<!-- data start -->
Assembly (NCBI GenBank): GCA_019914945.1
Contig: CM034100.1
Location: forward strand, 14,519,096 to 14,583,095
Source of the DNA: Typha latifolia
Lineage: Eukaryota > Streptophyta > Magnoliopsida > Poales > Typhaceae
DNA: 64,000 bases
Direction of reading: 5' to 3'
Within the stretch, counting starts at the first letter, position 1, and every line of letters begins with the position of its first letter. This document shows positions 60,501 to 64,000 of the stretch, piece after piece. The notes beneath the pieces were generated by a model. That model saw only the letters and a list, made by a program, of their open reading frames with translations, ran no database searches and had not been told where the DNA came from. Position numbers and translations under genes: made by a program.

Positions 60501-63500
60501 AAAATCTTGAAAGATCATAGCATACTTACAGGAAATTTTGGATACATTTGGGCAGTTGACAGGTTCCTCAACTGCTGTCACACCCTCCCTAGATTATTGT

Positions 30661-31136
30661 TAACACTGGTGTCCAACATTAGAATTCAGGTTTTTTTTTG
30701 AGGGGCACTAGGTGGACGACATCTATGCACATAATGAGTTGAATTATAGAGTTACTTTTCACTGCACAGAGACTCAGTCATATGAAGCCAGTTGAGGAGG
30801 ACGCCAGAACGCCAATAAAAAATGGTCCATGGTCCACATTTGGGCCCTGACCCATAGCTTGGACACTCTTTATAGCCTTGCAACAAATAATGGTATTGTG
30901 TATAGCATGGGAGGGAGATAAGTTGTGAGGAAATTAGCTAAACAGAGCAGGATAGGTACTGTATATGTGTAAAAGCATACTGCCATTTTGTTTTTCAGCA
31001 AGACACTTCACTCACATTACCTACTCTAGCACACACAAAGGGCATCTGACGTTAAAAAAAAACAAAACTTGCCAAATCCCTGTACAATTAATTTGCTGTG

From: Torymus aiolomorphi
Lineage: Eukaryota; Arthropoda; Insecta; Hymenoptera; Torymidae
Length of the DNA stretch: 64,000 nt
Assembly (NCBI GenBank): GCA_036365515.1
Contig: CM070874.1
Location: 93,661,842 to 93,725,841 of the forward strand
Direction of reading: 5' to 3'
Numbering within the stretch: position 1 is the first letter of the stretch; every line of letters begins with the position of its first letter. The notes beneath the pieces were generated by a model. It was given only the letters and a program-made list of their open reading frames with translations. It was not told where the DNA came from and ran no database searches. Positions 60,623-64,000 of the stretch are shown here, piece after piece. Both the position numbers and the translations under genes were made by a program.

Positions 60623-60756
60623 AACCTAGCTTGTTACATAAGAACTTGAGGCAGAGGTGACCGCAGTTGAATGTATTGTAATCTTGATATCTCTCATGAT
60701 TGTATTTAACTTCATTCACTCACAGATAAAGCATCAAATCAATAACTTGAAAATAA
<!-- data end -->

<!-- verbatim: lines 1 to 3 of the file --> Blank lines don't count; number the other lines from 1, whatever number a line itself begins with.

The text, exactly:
Assembly (NCBI GenBank): GCA_019914945.1
Contig: CM034100.1
Location: forward strand, 14,519,096 to 14,583,095